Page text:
Tuesday, 19 April 2011

Joan Miro: Emotional Art

"Painting and poetry are like love; an exchange of blood, a passionate embrace, without restraint, without defence.  The picture is born of an overflow of emotions and feelings."

Miro, The Farm 'La Masia' (1921-22)

I learnt a great deal about Miro on a recent visit to the Tate.  I learnt a great deal about a lot more too.

Miro wanted to discover the sources of human feeling.  He described his method of creating poetry by way of painting, using a vocabulary of signs and symbols, metaphors and dream images to express definite themes he believed to be fundamental to human existence. 

The exhibition displays his sense of humor and lively wit.  His chief concern was a social one; he wanted to get close to the great masses of humanity, and he was convinced that art can only truly appeal when it resonates with roots of lived experience. 

"Wherever you are, you find the sun, a blade of grass, the spirals of the dragonfly.  Courage consists of staying at home, close to nature, which could not care less about our disasters.  Each grain of dust contains the soul of something marvelous."

 Miro, Dog barking at the Moon (1926)

"The spectacle of the sky overwhelms me.  I’m overwhelmed when I see, in an immense sky, the crescent of the moon, or the sun.  There, in my pictures, tiny forms in huge empty spaces.  Empty spaces, empty horizons, empty plains – everything which is bare has always greatly impressed me."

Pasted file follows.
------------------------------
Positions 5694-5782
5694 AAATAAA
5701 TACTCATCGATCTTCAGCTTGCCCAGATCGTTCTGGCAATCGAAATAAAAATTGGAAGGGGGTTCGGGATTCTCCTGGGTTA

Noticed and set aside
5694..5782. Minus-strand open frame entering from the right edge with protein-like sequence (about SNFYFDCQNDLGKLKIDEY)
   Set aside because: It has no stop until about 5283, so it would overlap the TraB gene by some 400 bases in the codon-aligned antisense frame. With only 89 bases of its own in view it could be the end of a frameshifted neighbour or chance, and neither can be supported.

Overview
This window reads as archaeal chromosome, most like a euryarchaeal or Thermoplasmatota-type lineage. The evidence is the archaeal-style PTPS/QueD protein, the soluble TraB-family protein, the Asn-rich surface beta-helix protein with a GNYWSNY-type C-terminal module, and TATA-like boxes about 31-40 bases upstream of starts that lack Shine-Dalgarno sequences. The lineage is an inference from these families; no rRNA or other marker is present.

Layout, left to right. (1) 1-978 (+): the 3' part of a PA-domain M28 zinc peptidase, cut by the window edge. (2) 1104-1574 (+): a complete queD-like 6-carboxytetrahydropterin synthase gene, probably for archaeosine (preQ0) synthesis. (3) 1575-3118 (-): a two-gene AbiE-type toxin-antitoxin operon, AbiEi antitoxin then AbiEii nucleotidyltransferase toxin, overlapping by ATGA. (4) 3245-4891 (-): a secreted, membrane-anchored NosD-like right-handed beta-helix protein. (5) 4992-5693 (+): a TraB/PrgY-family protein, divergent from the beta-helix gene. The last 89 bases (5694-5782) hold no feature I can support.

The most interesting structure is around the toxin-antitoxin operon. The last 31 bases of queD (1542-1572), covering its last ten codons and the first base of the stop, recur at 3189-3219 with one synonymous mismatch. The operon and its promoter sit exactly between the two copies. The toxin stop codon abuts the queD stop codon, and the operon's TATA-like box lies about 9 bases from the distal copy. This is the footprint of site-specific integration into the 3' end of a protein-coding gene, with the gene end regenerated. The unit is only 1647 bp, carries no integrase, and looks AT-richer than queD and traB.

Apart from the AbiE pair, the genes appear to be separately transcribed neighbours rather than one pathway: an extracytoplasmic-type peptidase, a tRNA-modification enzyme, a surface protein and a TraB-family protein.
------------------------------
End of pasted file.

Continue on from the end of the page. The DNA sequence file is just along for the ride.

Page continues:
His work developed through distinct phases, and although he became involved with the Surrealist movement, and made use of its methods, he never accepted any doctrine or teachings.  Miro, it seems, wanted to stand apart from the crowd, rather than become identified with it, which he thought would narrow his creativity.

In 1936 Miro fled to Paris and during this period in necessary exile, his work began to achieve great power through increased simplicity, intensified color, and abstraction.  He responded to the world around him through a visual medium which was anything but silent.  Speaking of the Civil War:

"In the current struggle I see the antiquated forces of fascism on one side, and on the other, those of the people, whose immense creative resources will give Spain a drive that will amaze the world."
Miro enjoyed international acclaim during his long and productive career and has inspired generations of artists and sculptors.  His energy was inexhaustible, and Miro continued to produce his art and to experiment with form and subject long after the years of his initial celebrity had passed.  Drifting round the Tate on a Sunday afternoon, I was both absorped and transported elsewhere - to Spain, perhaps.  Miro was an artist whose work depicts a divided consciousness and an aesthetic indeterminacy.  Into his work, he vividly and unashamedly portrays the oppositions of his vision: Catalan and Parisian, traditionalist and Cubist, naif and cosmopolite.

Miro, Still Life with Old Shoe 'Natura morta del sabatot' (1937)

"We see ourselves confronted with pure abstraction.  Small problems and highly obscure subjects are, if you will, always grand in intention, and the layman would casually and quite undisparagingly trample on them if they were to serve as carpet motifs."

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